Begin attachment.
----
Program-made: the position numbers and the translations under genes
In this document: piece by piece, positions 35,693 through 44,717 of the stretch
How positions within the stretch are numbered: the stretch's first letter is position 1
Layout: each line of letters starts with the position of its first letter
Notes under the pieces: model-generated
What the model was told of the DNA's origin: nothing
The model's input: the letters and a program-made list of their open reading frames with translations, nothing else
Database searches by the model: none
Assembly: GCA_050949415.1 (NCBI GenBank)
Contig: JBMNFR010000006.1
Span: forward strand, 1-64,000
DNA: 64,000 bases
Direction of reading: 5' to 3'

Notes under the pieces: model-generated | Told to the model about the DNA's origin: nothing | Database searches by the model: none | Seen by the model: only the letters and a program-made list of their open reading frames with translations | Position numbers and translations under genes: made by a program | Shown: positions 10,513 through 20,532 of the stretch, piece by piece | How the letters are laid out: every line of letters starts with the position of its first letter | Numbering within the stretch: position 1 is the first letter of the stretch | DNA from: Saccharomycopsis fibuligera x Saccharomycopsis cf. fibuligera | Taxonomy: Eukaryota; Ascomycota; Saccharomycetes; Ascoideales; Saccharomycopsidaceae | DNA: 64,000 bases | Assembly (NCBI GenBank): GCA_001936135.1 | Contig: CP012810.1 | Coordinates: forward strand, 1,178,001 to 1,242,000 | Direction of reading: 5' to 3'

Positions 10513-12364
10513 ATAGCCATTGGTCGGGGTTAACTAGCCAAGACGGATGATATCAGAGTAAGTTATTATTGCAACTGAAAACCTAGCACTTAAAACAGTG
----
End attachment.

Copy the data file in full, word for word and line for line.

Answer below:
Program-made: the position numbers and the translations under genes
In this document: piece by piece, positions 35,693 through 44,717 of the stretch
How positions within the stretch are numbered: the stretch's first letter is position 1
Layout: each line of letters starts with the position of its first letter
Notes under the pieces: model-generated
What the model was told of the DNA's origin: nothing
The model's input: the letters and a program-made list of their open reading frames with translations, nothing else
Database searches by the model: none
Assembly: GCA_050949415.1 (NCBI GenBank)
Contig: JBMNFR010000006.1
Span: forward strand, 1-64,000
DNA: 64,000 bases
Direction of reading: 5' to 3'

Notes under the pieces: model-generated | Told to the model about the DNA's origin: nothing | Database searches by the model: none | Seen by the model: only the letters and a program-made list of their open reading frames with translations | Position numbers and translations under genes: made by a program | Shown: positions 10,513 through 20,532 of the stretch, piece by piece | How the letters are laid out: every line of letters starts with the position of its first letter | Numbering within the stretch: position 1 is the first letter of the stretch | DNA from: Saccharomycopsis fibuligera x Saccharomycopsis cf. fibuligera | Taxonomy: Eukaryota; Ascomycota; Saccharomycetes; Ascoideales; Saccharomycopsidaceae | DNA: 64,000 bases | Assembly (NCBI GenBank): GCA_001936135.1 | Contig: CP012810.1 | Coordinates: forward strand, 1,178,001 to 1,242,000 | Direction of reading: 5' to 3'

Positions 10513-12364
10513 ATAGCCATTGGTCGGGGTTAACTAGCCAAGACGGATGATATCAGAGTAAGTTATTATTGCAACTGAAAACCTAGCACTTAAAACAGTG